Irritable bowel syndrome (IBS) is a harmless intestinal disease, but can be very troublesome. In case of IBS, the intestine makes irregular, convulsive and spasmodic movements. The intestinal muscles contract too rapidly or just too slowly. Some IBS patients also (or only) suffer from a hypersensitive and irritable intestinal wall.


The cause of IBS is not known. Probably it’s a combination of factors. In any case, a disturbed (spastic) movement of the intestine and/or an extra-sensitive intestinal wall play a role. In addition, the following factors may have influence:


IBS symptoms vary from person to person. Even in one person, the symptoms can vary from day to day. Periods with and without symptoms may alternate.
The most characteristic symptom of irritable bowel syndrome is an aching, cramping or stabbing pain in the abdomen. this can be very severe. part of ibs patients have abdominal pain mainly in the evening and nighttime, whether or not accompanied by urge. the abdominal pain sometimes decreases after bowel movement or passing wind.
IBS is accompanied by an abnormal relief pattern. Part of IBS patients suffer particularly from constipation, while others have especially diarrhea. A relief pattern, in which constipation and diarrhea alternate, is also common. The relief pattern may change during the day. Sudden, not sustainable urge is common.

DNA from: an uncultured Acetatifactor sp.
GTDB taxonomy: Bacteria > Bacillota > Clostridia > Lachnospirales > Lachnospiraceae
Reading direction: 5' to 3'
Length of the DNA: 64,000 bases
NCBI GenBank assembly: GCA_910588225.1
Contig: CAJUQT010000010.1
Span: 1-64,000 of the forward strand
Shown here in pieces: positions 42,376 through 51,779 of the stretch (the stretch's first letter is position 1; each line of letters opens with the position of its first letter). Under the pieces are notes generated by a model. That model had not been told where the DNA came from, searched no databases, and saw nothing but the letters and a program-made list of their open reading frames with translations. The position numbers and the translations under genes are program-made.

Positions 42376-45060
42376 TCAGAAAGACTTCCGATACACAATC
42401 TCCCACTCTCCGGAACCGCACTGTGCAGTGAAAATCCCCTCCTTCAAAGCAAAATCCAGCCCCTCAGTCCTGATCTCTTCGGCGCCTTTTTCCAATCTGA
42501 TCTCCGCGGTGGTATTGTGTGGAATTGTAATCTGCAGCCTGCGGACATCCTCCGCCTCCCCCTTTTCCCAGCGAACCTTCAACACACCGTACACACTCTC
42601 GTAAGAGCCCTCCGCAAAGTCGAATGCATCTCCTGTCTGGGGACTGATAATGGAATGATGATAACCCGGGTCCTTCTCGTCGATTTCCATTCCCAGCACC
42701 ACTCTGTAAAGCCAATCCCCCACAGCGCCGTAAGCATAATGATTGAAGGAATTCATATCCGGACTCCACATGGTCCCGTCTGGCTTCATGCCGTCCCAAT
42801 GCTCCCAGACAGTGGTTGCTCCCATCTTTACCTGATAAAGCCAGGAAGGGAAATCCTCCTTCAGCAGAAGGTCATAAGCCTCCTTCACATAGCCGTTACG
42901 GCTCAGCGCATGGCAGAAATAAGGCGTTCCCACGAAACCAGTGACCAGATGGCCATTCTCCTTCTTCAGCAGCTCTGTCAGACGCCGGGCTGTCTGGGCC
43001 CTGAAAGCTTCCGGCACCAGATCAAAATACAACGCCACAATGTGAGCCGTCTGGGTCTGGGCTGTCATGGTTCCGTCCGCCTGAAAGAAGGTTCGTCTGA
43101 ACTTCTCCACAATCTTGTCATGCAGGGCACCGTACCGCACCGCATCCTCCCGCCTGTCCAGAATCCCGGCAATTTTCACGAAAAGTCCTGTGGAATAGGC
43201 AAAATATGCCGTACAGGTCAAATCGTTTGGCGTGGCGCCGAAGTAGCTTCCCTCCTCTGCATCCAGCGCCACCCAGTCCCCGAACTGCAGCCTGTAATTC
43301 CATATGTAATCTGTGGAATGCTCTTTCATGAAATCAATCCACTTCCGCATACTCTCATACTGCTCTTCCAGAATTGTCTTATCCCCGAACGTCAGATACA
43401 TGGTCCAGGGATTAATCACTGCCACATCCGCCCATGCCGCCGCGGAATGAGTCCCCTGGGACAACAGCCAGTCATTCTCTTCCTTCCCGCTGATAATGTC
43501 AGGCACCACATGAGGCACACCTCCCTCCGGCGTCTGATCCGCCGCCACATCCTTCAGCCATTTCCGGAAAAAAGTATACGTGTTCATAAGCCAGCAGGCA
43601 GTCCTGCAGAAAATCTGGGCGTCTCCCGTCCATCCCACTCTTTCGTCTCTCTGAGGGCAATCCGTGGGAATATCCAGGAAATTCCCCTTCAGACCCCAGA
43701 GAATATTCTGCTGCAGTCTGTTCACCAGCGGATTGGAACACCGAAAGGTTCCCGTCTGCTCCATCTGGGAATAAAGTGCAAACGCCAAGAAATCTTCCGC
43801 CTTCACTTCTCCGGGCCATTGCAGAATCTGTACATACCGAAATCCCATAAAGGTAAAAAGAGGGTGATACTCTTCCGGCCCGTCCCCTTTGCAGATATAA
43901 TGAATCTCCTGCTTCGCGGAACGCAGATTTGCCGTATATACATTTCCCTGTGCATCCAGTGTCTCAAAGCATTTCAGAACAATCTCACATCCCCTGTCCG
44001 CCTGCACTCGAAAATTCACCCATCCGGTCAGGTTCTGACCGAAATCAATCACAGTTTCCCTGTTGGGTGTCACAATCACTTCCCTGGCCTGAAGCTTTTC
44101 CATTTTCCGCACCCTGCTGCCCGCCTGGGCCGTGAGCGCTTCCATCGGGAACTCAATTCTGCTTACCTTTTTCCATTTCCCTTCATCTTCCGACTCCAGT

Additionally, IBS patients often have other gastrointestinal symptoms. Common symptoms are gas, flatulence, bloating, abdominal distension, acid reflux, difficulty swallowing and lump in the throat.
Examples of symptoms outside the gastrointestinal tract are fatigue, muscle pain, back pain, headache, urinating problems, irregular menstruation and pain during or after sexual intercourse.


The general practitioner can often make the diagnosis of irritable bowel syndrome based on the symptoms. If there are doubts about the cause of the symptoms, the general practitioner will refer the patient for further examination. This may include stool tests, blood tests, ultrasound and several types of endoscopy, such as gastroscopy and colonoscopy. When no physical defects are found, the diagnosis of irritable bowel syndrome can be confirmed.


IBS cannot be cured with medication, but medication can reduce the symptoms. They are intended to improve the bowel movements, to control the pain or a combination of these.
In some cases, the symptoms of IBS patients can be reduced by hypnotherapy or pelvic floor physical therapy. With hypnotherapy, a person learns under hypnosis to positively influence the intestines. In pelvic floor physical therapy, the patient learns to train the pelvic floor muscles, because IBS symptoms can be caused by problems with the pelvic floor muscles.


IBS is not a serious, but a nasty disease that can have an impact on normal life. A day out, for example, is difficult when there is diarrhea. Flatulence during an important presentation can also be very annoying.